The Bazaar

From early Saturday morning until late on Sunday afternoon the smells of fresh curry wafted lazily through the hot sunny skies and mixed with the sounds of South Asian pop music amidst the lush green landscape of Kairakuen park. The sun sparkled on brilliantly bejeweled bangles and the wind toyed with vividly colored dresses and scarves as the lines of people waiting to get their own taste of authentically made curry moved slowly forward, somehow without ever getting any shorter in length. Nearby, a Bangladesh vendor called out loudly to the crowd to advertise his freshly baked naan bread, turning its name into a groan-worthy Japanese pun that quickly drew a few fans. Families settled onto plastic sheeting and ate their spicy fare with relish, listening to the performances of various voices, dances, and instruments that echoed from the flag-bedecked stage, before moving off to browse the cultural wares and other booths of the 1st Annual Pakistan Bazaar.

Beyond simply being an excuse to enjoy some delicious Pakistani curry on a beautiful Saturday morning, the bazaar also became a gathering place for foreigners of all kinds. The vendor booths were filled with different nationalities, most of whom spoke quite fluent Japanese, and the sheer variety of participants was refreshing. Though the original purposes of the bazaar were to promote Pakistani culture and help with Ibaraki’s recovery from last year’s disasters, it seemed to me to be fulfilling yet one more important role: here was a chance for the Japanese to experience multiculturalism within their own backyard. Rather than simply introducing a new culture, it provided an opportunity to highlight the people from that and many other cultures who were already within Japan, giving renewed emphasis to the future possibilities of cultural exchange should the necessary awareness of shared spaces be raised.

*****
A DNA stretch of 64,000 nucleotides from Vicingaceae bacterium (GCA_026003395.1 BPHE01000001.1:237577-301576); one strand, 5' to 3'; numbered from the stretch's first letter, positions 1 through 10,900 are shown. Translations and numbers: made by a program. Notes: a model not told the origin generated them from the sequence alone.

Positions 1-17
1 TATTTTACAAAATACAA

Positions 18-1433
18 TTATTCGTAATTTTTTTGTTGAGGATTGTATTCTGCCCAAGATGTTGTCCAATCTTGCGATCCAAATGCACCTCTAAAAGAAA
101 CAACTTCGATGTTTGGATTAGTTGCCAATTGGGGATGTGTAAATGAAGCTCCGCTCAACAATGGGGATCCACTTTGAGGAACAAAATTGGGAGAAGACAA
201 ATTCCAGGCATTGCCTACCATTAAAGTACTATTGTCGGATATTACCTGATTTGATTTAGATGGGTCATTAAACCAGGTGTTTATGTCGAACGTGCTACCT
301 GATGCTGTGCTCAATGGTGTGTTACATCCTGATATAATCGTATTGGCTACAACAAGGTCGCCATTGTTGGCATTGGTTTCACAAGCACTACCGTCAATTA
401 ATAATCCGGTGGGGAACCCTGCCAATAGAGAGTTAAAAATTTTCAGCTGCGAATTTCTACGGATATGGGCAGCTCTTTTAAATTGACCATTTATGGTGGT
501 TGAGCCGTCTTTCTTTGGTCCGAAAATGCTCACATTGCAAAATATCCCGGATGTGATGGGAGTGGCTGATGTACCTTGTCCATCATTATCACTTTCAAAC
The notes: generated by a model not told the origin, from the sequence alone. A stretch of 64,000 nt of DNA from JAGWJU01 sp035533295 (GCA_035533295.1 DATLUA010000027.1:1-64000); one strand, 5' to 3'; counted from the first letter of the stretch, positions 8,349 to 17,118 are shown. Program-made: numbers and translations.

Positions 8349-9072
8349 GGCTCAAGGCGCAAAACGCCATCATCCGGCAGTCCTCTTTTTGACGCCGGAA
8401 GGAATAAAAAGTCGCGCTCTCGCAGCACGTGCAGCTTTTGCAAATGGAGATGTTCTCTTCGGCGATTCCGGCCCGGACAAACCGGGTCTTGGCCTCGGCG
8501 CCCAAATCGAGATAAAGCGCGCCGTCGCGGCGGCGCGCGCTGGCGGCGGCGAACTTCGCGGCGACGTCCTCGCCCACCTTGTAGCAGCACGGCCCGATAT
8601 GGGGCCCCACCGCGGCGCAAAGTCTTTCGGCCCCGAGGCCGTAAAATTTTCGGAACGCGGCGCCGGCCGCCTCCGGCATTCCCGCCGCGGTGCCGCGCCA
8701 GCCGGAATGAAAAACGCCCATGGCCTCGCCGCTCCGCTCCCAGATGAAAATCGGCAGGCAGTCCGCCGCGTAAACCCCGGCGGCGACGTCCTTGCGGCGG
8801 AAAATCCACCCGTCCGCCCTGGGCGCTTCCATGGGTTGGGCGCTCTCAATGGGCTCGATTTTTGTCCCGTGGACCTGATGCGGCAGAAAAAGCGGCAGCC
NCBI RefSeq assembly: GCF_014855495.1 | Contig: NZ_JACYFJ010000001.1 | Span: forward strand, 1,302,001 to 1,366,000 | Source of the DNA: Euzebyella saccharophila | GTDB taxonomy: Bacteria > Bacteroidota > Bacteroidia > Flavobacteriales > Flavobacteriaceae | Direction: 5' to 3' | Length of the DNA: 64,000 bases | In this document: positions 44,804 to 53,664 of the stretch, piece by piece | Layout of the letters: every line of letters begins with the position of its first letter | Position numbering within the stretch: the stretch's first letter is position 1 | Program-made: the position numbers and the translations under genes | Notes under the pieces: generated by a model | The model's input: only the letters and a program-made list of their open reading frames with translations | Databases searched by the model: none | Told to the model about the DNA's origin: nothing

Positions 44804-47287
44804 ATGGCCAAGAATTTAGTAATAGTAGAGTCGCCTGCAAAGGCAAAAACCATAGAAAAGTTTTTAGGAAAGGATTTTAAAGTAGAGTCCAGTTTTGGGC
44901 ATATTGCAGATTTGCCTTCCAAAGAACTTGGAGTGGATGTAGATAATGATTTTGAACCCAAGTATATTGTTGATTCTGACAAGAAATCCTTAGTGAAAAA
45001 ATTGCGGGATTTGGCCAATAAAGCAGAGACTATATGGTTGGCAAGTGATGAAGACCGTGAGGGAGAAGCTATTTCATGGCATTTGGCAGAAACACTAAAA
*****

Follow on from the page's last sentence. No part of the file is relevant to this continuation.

All in all, the Pakistan Bazaar was an interesting way to spend a summer morning; delicious curry, intriguing culture, and future hope. With any luck this will become another great tradition for Kairakuen.

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